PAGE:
There’s also the environment, productivity and human development: smoke and toxic cigarette butts pollute our air and water; smokers are 30 per cent more likely than non-smokers to miss work (and for longer periods). For some families, money spent on cigarettes is money taken away from household essentials.

No other industry causes as much damage to its users and non-users alike — and remains legal, considered a ‘stakeholder’, and allowed to line its pockets. Apart from cigarettes, no other consumer product kills when they are used as intended.

Instead of protecting this industry and giving it business or trade privileges, we urge the nation to support the tobacco control efforts of Malaysia. Tobacco control can work: a study in the U.S., also published this month, reports that its efforts since 1964 have resulted in eight million fewer premature smoking related deaths.

We should want the same for our fellow Malaysians.

Let us use fire, one of man’s oldest discoveries, as intended: to ward off danger, rather than to light up a product that brings permanent and irreversible damage.

There’s still time to stop.

JANUARY 10 — James Bond isn’t the only one with a licence to kill.

Today the World Health Organisation (WHO) reports that smoking costs the global economy RM4.5 trillion a year, and will take eight million lives annually by 2030. For a species that has invented fire, travelled to space, and split the atom, but is still paying an industry to kill us, mankind is indeed strange.

Decades of research show that smoking is fatal. So in our education, advocacy and policy efforts in curbing smoking, we are often asked: if cigarettes cause such harm, why are they allowed to exist?

One challenge is the separation of the problem: the health industry sees tobacco as a health issue, but certain businesses and governments see it as an economic driver, or a business. Now, the same report by WHO states that the cost of smoking far outweighs revenues from tobacco taxes.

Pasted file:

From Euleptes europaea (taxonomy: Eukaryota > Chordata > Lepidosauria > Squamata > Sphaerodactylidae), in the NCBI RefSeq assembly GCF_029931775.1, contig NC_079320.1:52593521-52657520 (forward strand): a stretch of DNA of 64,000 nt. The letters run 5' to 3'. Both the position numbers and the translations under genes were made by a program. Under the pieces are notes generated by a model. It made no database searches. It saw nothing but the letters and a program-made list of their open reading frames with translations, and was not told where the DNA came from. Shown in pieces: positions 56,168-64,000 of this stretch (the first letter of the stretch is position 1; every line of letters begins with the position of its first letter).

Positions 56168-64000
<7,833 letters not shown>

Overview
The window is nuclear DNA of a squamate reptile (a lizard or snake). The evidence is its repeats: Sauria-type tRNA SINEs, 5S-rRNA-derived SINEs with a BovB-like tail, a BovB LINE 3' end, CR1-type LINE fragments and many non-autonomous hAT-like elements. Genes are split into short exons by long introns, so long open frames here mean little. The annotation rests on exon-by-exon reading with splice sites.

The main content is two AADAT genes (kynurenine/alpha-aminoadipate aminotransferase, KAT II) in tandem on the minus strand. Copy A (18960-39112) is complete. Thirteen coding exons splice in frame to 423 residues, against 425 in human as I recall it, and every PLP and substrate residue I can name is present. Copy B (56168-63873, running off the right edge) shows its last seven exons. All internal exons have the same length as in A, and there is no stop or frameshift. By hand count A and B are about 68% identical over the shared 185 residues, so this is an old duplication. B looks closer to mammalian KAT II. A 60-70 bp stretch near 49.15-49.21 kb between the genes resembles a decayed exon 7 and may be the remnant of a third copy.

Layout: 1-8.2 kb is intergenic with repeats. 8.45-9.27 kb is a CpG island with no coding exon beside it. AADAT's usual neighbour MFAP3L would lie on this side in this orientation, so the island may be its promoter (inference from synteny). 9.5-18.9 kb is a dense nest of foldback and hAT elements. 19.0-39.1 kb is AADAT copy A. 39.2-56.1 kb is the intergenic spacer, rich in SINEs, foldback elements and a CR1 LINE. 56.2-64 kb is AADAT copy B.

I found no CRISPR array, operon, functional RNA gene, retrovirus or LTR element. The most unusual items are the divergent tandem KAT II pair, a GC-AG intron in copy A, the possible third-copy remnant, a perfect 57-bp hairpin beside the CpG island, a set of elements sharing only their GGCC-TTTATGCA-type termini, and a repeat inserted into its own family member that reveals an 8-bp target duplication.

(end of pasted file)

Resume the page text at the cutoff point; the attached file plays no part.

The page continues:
Smoking is the single biggest preventable cause of death and many related illnesses. Apart from resulting in lung cancer, heart diseases and emphysema, it also worsens diabetes, mental illnesses, and substance abuse.

Treating these diseases, many of which are non-communicable, drives up the cost of healthcare: if nothing is done, non-communicable diseases will cost the global economy RM210 trillion — 75 per cent of the global GDP. Smoking specifically accounts for 0.7 per cent of China’s GDP, and around 1 per cent of U.S. GDP. In 2005, the Malaysian Ministry of Health spent 26 per cent of its budget on smoking related diseases, which accounted for 0.74 per cent of its GDP.

There’s also the environment, productivity and human development: smoke and toxic cigarette butts pollute our air and water; smokers are 30 per cent more likely than non-smokers to miss work (and for longer periods). For some families, money spent on cigarettes is money taken away from household essentials.

No other industry causes as much damage to its users and non-users alike — and remains legal, considered a ‘stakeholder’, and allowed to line its pockets. Apart from cigarettes, no other consumer product kills when they are used as intended.

Instead of protecting this industry and giving it business or trade privileges, we urge the nation to support the tobacco control efforts of Malaysia. Tobacco control can work: a study in the U.S., also published this month, reports that its efforts since 1964 have resulted in eight million fewer premature smoking related deaths.

We should want the same for our fellow Malaysians.

Let us use fire, one of man’s oldest discoveries, as intended: to ward off danger, rather than to light up a product that brings permanent and irreversible damage.

There’s still time to stop.

- See more at: http://www.themalaymailonline.com/what-you-think/article/the-price-of-a-puff-national-cancer-society#sthash.vMRmpbwJ.dpuf
  • Published in World